The appearance of your scar can go on improving for up to one year when it matures fully.

Most scars heal well & are often flat & hardly visible.

A few scars, depending on the site & genetic predisposition of the person, thicken & may become very hard. To reduce the chance of this you can take some simple measures:

  • Avoid exposing the operation site to the sun - for at least three (or preferably six) months after the operation. If you wish you can cover the scar with skin coloured micropore adhesive tape (available from chemists) to protect it from the sun. This will also apply pressure to the scar, which seems to help improve the cosmetic effect.
  • After the wound has healed to make a secure scar, (about 3-4 weeks), gently massage the scar, by moving it over the underlying structures, rather than rubbing the scar itself, for up to 5 minutes many times a day, if at all possible.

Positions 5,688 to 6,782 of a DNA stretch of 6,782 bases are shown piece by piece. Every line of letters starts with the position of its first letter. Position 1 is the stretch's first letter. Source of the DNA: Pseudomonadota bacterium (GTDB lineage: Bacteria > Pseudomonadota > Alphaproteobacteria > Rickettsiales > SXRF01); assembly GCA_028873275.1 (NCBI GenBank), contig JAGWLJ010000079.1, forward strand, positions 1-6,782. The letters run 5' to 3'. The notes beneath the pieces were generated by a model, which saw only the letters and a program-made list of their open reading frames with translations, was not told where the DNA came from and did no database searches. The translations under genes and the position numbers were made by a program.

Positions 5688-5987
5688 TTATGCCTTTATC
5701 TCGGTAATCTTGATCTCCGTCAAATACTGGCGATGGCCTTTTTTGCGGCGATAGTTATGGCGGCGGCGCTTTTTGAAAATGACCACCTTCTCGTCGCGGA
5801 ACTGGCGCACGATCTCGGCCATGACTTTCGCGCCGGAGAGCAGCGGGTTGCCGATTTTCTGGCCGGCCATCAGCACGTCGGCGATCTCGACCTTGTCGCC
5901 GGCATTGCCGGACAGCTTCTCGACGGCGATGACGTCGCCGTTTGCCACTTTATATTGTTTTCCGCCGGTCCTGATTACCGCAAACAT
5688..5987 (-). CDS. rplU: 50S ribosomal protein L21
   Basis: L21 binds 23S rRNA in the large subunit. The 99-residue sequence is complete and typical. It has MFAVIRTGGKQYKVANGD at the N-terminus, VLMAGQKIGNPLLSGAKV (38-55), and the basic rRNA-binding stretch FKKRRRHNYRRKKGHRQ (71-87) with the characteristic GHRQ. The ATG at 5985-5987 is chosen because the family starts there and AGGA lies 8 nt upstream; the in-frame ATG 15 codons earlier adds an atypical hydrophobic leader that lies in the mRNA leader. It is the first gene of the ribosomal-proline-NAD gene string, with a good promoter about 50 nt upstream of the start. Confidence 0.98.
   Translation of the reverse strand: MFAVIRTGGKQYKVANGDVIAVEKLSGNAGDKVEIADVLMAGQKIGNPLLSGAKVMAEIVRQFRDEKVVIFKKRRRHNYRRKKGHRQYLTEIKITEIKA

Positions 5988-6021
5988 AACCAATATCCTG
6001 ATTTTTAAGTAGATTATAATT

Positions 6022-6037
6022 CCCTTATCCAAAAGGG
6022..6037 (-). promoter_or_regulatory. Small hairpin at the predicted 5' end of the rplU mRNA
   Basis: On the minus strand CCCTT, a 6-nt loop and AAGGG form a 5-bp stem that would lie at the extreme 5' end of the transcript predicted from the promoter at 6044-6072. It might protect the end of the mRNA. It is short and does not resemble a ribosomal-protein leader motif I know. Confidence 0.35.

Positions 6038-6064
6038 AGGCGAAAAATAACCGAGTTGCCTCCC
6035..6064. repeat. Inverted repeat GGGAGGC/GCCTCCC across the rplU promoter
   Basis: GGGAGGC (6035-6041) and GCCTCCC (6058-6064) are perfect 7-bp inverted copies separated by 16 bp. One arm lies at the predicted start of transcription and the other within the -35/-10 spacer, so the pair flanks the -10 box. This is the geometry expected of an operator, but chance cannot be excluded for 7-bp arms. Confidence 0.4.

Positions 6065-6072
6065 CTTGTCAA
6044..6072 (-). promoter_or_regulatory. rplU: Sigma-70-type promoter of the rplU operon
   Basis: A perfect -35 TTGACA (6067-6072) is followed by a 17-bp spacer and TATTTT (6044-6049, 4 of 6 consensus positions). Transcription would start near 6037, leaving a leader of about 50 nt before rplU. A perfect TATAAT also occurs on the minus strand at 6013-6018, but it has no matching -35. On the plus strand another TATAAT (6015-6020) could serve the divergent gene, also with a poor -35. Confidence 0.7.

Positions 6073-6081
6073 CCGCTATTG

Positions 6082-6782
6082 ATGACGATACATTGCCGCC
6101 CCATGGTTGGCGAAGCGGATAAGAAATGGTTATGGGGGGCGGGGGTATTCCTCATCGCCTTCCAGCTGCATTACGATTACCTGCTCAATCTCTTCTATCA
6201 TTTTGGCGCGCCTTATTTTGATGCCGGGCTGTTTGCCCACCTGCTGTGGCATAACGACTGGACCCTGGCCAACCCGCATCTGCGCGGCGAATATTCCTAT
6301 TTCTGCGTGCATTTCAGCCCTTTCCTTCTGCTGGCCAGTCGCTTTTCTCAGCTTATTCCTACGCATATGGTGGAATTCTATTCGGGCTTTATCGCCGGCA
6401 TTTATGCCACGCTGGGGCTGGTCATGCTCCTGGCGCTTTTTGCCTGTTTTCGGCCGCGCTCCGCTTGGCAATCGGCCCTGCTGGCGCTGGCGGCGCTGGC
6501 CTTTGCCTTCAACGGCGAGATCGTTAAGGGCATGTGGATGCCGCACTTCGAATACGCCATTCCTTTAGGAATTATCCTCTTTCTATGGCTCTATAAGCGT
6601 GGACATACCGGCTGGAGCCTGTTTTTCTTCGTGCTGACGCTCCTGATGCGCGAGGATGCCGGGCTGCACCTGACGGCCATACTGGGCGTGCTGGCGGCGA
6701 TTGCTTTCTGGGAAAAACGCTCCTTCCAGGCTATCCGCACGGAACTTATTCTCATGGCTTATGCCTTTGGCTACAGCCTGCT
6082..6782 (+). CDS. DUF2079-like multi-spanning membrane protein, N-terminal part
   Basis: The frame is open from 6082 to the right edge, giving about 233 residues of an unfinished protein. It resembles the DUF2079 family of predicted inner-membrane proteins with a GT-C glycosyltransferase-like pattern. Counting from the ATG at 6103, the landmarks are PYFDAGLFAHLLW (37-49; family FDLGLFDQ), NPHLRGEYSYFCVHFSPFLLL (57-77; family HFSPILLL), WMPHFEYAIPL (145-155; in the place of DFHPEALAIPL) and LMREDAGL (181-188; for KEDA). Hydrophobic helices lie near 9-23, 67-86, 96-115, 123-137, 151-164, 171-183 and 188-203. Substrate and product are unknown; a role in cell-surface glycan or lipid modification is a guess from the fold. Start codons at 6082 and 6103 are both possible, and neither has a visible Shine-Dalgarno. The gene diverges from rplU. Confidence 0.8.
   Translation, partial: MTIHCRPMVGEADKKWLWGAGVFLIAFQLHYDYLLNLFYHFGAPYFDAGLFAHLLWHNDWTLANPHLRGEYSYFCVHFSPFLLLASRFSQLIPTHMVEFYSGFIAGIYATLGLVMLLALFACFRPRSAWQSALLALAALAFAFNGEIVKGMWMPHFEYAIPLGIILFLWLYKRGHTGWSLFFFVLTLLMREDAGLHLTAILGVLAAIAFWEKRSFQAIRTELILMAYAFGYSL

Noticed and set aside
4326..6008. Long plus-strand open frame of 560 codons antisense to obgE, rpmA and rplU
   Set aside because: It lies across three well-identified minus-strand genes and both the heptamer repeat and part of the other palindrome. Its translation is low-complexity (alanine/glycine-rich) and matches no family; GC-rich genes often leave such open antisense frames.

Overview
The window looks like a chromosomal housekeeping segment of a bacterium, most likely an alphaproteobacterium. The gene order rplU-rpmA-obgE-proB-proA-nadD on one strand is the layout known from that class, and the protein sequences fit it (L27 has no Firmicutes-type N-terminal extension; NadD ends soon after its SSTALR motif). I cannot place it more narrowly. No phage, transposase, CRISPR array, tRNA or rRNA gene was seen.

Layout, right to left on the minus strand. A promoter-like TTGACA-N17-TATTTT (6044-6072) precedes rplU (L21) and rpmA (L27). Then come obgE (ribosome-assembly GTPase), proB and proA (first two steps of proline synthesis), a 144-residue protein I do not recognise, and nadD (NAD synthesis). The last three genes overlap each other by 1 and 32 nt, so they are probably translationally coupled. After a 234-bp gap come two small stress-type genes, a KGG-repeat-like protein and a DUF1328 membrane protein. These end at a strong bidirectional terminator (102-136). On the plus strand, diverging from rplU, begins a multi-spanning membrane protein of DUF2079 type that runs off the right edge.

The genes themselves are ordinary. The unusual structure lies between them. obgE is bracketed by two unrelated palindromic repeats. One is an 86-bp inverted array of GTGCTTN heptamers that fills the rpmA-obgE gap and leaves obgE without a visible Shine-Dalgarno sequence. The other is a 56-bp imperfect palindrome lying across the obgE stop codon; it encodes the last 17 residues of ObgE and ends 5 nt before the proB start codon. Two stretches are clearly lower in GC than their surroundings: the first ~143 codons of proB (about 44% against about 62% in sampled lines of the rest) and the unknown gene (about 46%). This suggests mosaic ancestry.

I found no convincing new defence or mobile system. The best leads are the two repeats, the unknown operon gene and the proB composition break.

• Moisturise the scar by applying a moisturising cream, (any good preparation used for daily skin care) to the area. Alternatives are pure white soft paraffin BP or Vaseline, - both available from Chemists. You can start this after the sutures are removed and for a good 6 months if at all possible.
  • Apply silicone, in the form of a gel or patches to the scar. These can be purchased from large chemists, e.g. Boots which makes their own brand labelled Scar Reduction Pad. Other brands are Elastoplast Scar Reduction Patches and Cica-Care made by Smith and Nephew. They have a website which provides information regarding care of scars - Dermatix is a gel which is easy to apply and dries to simulate a patch. The longer the patch stays in contact with the scar the better the result. Please read the instructions on the packets carefully before use.